1
$\begingroup$

I have a question regarding a mixed model analyses in SPSS. I have 2 groups (shift workers and non shift workers), each individual has different number of observations (depending on the frequency of the onset of a disease). But it is clear that shift workers have higher frequency of the disease than non-shift workers. Depending on the onset of a disease, absenteeism was measured. I know that mixed model can deal with missing data. But does it also takes into account that shift workers has more observations than non-shift workers?

Because depending on that, my interpretation of the results would be different.

$\endgroup$
2
$\begingroup$

In general, mixed models provide valid inferences under the missing at random assumption provided that the mean and variance-covariance structures are appropriately specified. This protective effect also carries over to the visiting process, namely the mechanism that describes when subjects provide measurements. In particular, in mixed models will provide valid results when the visiting process is a random process, i.e., in a longitudinal study when the decision that a subject needs to come earlier than originally planned is based on the previously observed measurements of that subject.

$\endgroup$
  • $\begingroup$ Hi Dimitris. Thank you for your reply. I don't understand it fully yet. Becasue do you know ifmixed models takes into account the differences in number of observations between the 2 groups? Is mixed models 'smart' enough for that? $\endgroup$ – Anna May 6 '19 at 12:03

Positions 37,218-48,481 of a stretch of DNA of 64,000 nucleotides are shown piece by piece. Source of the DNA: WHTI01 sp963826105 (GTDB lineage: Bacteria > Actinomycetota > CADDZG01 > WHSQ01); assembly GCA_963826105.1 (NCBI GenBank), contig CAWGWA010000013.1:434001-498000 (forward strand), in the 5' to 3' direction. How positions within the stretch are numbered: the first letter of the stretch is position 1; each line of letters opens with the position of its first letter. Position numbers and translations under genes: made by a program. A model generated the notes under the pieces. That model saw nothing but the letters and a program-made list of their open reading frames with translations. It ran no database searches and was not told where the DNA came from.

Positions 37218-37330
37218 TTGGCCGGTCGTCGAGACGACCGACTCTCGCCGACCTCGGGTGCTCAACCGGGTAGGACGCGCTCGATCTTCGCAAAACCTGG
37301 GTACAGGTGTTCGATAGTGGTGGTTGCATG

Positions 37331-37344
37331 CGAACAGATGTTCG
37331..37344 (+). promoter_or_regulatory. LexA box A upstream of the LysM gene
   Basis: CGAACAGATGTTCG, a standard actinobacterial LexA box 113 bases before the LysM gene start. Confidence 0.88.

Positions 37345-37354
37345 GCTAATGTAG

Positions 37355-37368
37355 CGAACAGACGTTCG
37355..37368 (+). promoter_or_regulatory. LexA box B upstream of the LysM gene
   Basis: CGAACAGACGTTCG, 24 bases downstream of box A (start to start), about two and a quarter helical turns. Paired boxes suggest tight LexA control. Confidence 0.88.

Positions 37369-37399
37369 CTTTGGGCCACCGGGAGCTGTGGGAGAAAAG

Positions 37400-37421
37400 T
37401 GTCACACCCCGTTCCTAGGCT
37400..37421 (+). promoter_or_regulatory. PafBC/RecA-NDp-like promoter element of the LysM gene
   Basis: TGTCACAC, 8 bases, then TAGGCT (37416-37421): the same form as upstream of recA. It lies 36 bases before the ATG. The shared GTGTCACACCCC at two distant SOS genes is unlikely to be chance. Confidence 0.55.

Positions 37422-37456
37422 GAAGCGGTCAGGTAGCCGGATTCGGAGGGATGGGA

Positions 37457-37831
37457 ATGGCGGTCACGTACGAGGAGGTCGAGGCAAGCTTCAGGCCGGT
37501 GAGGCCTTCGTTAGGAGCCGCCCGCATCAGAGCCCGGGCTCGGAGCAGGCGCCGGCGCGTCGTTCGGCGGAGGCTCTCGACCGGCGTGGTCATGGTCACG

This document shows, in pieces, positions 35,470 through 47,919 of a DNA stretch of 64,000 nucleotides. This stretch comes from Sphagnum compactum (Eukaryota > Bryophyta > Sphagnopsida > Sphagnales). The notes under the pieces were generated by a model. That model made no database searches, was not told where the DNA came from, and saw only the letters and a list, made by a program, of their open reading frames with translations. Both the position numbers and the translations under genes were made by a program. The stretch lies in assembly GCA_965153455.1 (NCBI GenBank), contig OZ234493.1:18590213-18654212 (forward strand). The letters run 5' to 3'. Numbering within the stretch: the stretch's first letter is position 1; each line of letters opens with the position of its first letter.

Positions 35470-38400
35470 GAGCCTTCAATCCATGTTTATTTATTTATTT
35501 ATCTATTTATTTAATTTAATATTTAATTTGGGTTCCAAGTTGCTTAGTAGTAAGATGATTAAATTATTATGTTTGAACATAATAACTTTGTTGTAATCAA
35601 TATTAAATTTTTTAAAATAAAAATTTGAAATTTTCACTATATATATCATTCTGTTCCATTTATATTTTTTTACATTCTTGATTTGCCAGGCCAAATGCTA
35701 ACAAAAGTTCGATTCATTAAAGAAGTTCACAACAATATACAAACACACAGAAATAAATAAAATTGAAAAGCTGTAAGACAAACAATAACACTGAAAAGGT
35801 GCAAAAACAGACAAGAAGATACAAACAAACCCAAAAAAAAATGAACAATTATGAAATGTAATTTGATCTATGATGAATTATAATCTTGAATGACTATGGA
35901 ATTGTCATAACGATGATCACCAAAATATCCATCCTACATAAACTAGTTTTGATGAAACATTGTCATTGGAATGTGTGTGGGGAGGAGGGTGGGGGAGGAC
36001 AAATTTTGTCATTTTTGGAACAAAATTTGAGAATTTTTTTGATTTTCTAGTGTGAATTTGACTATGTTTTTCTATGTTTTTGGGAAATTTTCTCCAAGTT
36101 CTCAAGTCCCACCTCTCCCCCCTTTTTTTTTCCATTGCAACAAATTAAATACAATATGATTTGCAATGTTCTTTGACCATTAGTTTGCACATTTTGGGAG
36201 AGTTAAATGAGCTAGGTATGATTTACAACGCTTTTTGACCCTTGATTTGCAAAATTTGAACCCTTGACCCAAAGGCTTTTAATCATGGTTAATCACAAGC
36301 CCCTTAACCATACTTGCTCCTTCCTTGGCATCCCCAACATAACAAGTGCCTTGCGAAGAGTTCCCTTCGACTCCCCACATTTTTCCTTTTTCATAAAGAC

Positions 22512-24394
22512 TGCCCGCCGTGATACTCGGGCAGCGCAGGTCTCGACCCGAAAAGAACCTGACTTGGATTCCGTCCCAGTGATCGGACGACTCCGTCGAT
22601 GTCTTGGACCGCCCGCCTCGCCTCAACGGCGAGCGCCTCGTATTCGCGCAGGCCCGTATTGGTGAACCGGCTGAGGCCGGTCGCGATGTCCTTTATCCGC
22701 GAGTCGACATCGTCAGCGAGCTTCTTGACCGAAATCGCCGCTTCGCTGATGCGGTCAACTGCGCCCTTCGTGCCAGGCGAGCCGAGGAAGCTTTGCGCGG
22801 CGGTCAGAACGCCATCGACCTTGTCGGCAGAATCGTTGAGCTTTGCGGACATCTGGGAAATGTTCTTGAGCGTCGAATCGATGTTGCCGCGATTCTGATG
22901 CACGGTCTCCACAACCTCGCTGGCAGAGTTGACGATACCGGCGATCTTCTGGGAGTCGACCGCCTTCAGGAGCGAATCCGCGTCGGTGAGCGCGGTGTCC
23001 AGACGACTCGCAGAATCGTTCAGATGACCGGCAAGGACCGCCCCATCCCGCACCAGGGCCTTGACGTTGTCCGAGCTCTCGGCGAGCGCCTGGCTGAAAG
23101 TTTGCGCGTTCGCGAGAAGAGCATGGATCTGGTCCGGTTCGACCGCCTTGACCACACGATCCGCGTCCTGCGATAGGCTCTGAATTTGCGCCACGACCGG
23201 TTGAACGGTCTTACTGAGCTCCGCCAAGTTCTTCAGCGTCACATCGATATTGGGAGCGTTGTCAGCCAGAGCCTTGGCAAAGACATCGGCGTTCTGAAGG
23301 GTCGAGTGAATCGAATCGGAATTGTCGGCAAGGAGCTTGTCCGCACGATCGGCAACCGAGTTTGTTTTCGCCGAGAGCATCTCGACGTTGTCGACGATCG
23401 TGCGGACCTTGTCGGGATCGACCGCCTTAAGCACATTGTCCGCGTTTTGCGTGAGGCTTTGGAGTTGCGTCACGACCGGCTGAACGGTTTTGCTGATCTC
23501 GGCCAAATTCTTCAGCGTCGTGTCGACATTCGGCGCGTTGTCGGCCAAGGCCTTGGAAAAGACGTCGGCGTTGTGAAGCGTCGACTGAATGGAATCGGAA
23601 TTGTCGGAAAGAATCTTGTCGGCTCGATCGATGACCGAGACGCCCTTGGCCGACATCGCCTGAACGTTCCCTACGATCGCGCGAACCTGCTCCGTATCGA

• $\begingroup$ For example. My outcome is that shift workers and non-shift workers do not differences much in absenteeism. However, shift workers have higher disease episodes. So if mixed model does not take the number of disease episodes into account, and the absenteeism rate is similar, then your interpetation would be differ a lot if it takes the number of disease episodes into account. :) $\endgroup$ – Anna May 6 '19 at 12:05
  • 1
    $\begingroup$ Mixed models can handle unbalanced data, and therefore deferences between the number of measurements in the two groups. However, as I mentioned in my answer, the important consideration is why these differences exist, and whether it is an informative process. $\endgroup$ – Dimitris Rizopoulos May 6 '19 at 13:43

Your Answer

By clicking “Post Your Answer”, you agree to our terms of service, privacy policy and cookie policy

Not the answer you're looking for? Browse other questions tagged or ask your own question.